This saying about better to be maimed than sin can also be found in Matthew chapter 18:8, with some minor changes since he united the hand and foot together. In a rather harsh statement, Mark indicated that Jesus said that if your hand caused you to stumble, sin, or scandalize others (Καὶ ἐὰν σκανδαλίσῃ σε ἡ χείρ σου), cut it off (ἀπόκοψον αὐτήν). It would be better for you to enter life maimed or crippled (καλόν ἐστιν σε κυλλὸν εἰσελθεῖν εἰς τὴν ζωὴν) than to have two hands (ἢ δύο χεῖρας). Then you would go away into Gehenna (ἀπελθεῖν εἰς τὴν γέενναν), the unquenchable fire (εἰς τὸ πῦρ τὸ ἄσβεστον). The Greek word for hell was “γέενναν” or the English Gehenna, based on the Hebrew word Gehinnom. That was the name of the valley south of Jerusalem where burning child sacrifices would take place. You were better off maimed with one hand than being in these everlasting hell fires. Whatever, the temptation, stumbling block, or snare, get rid of it, even if it is one of your own hands.
This attack on the Pharisees and Scribes is somewhat similar to the attack that John the Baptist had against the Pharisees and Sadducees earlier in Matthew, chapter 3:7. When they came to be baptized by John, he was critical of both the Pharisees and the Sadducees. He told them that they were like a group of vipers or poisonous snakes (Γεννήματα ἐχιδνῶν), who would kill young people. Here there is no mention of the Sadducees. But the Pharisees and Scribes are called snakes (ὄφεις) and a brood of vipers or a group of poisonous snakes (γεννήματα ἐχιδνῶν). Jesus wanted to know how they could escape (πῶς φύγητε) being sentenced to Gehenna or hell (ἀπὸ τῆς κρίσεως τῆς γεέννης). The Greek word for hell “γέενναν” or the English Gehenna was based on the Hebrew word Gehinnom that was the name of the valley south of Jerusalem where burning child sacrifices would take place.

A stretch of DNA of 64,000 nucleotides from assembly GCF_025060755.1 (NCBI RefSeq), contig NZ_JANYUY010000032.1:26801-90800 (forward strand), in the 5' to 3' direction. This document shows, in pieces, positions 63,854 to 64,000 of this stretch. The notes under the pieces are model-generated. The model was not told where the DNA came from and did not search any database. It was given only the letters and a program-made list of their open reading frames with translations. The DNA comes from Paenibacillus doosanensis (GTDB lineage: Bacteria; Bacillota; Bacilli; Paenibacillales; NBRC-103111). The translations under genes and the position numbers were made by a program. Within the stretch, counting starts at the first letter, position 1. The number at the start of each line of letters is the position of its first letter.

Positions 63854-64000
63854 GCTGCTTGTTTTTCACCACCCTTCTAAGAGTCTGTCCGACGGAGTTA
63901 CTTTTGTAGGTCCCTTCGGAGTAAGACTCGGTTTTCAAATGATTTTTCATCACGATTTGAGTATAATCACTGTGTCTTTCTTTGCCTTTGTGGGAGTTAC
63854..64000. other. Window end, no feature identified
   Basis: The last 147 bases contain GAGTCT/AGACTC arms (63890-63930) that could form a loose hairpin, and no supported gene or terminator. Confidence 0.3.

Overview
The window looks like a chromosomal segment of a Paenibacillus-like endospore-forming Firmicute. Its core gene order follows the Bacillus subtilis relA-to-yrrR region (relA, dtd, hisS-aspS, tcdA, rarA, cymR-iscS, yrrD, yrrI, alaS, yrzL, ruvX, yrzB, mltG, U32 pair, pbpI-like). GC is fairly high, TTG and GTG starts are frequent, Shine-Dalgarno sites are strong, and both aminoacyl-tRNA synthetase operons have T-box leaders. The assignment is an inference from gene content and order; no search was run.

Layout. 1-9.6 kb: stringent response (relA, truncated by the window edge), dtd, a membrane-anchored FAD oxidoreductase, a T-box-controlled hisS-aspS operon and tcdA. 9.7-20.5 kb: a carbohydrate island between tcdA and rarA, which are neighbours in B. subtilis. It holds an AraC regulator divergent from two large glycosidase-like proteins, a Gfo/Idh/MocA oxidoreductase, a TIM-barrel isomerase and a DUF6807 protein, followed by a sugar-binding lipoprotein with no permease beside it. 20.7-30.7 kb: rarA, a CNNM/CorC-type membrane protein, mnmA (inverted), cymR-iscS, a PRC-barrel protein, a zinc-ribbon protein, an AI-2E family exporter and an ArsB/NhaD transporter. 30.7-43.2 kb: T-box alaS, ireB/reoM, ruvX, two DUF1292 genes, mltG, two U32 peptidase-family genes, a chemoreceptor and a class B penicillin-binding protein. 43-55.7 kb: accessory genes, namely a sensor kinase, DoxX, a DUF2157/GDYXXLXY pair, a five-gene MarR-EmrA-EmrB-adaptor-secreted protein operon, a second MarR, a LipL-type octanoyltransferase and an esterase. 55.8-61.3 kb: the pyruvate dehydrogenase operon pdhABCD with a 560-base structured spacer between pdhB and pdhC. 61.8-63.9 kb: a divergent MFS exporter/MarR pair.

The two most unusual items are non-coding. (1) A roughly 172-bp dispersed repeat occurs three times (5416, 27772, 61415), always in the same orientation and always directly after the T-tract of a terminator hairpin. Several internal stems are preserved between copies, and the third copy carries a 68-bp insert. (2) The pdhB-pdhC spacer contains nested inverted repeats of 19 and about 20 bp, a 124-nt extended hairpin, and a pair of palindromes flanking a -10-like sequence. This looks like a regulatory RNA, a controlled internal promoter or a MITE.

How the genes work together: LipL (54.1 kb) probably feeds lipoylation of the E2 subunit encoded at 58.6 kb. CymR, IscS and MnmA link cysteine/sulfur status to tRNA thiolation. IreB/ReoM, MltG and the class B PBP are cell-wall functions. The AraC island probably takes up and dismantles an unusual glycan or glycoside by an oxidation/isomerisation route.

The first form of biblical interpretation is the literal meaning. The text says what it says, so there. Anyone who can read, can simply pick up the book and read it. That is all that it takes to understand the Bible. Just read it. Perhaps the English is a little old fashioned, but that is no big deal. Jesus walked down the road. That is all there is in the literal sense.
The New Testament was written in Greek, so I must be even more cautious when dealing with the meanings of English or Latin terms derived from the Greek biblical texts. At the time of the New Testament writings, Alexandria had a larger Jewish population than Jerusalem. Greek was spoken by more Jews than Hebrew. How did the early followers of Jesus Christ understand themselves and their symbolic activities? Why did all these early Jewish followers of Jesus write in Greek, instead of Hebrew?
Who is Qoheleth? At the heart of his biblical book is the question of authorship. This author says that these are the words of Qoheleth, the son of David, who is a King in Jerusalem. The automatic response is, of course, that this is another name for King Solomon, the Jerusalem King who was the son of King David. However, here is the problem. The authorship and themes represent a 3rd century BCE time as probably one of the last books of the Hebrew Bible. Qoheleth, the term that I will use, is a Hebrew word qahal that means something to do with an assembly or congregation. Thus the Greek translation title of έκκλασία was translated into Latin and English Ecclesiastes, refers to one pertaining to a congregation. In this association with an assembly, was this person a preacher or teacher? Many have translated Qoheleth as a teacher. I prefer to use the original Hebrew title as in the Bible of Jerusalem, just as I have done with the term “Yahweh.” Thus we have a 3rd century Jewish individual presenting what he believes to be the words of King Solomon of the 10th century BCE. This book fits in the Bible right behind the Proverbs of Solomon.